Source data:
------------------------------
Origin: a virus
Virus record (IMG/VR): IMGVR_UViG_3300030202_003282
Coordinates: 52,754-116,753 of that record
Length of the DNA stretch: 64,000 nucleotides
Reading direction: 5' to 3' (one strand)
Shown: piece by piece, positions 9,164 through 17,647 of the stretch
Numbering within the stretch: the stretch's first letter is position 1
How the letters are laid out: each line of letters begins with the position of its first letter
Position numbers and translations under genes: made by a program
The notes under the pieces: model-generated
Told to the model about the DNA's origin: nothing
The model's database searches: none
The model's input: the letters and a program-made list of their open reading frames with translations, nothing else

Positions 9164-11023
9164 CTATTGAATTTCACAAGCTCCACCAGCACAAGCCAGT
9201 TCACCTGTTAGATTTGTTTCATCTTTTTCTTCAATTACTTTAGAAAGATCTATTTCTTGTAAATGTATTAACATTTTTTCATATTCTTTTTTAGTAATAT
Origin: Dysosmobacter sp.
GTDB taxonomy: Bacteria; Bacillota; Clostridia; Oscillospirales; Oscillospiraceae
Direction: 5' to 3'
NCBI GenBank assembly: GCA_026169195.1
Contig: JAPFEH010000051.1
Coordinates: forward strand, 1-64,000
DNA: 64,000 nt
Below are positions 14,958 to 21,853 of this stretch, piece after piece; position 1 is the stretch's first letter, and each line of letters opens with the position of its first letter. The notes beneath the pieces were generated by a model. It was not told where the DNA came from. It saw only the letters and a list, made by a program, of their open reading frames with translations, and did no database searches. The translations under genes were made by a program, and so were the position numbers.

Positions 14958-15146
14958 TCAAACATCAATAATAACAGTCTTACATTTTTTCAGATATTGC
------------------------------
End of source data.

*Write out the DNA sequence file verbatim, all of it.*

Origin: a virus
Virus record (IMG/VR): IMGVR_UViG_3300030202_003282
Coordinates: 52,754-116,753 of that record
Length of the DNA stretch: 64,000 nucleotides
Reading direction: 5' to 3' (one strand)
Shown: piece by piece, positions 9,164 through 17,647 of the stretch
Numbering within the stretch: the stretch's first letter is position 1
How the letters are laid out: each line of letters begins with the position of its first letter
Position numbers and translations under genes: made by a program
The notes under the pieces: model-generated
Told to the model about the DNA's origin: nothing
The model's database searches: none
The model's input: the letters and a program-made list of their open reading frames with translations, nothing else

Positions 9164-11023
9164 CTATTGAATTTCACAAGCTCCACCAGCACAAGCCAGT
9201 TCACCTGTTAGATTTGTTTCATCTTTTTCTTCAATTACTTTAGAAAGATCTATTTCTTGTAAATGTATTAACATTTTTTCATATTCTTTTTTAGTAATAT
Origin: Dysosmobacter sp.
GTDB taxonomy: Bacteria; Bacillota; Clostridia; Oscillospirales; Oscillospiraceae
Direction: 5' to 3'
NCBI GenBank assembly: GCA_026169195.1
Contig: JAPFEH010000051.1
Coordinates: forward strand, 1-64,000
DNA: 64,000 nt
Below are positions 14,958 to 21,853 of this stretch, piece after piece; position 1 is the stretch's first letter, and each line of letters opens with the position of its first letter. The notes beneath the pieces were generated by a model. It was not told where the DNA came from. It saw only the letters and a list, made by a program, of their open reading frames with translations, and did no database searches. The translations under genes were made by a program, and so were the position numbers.

Positions 14958-15146
14958 TCAAACATCAATAATAACAGTCTTACATTTTTTCAGATATTGC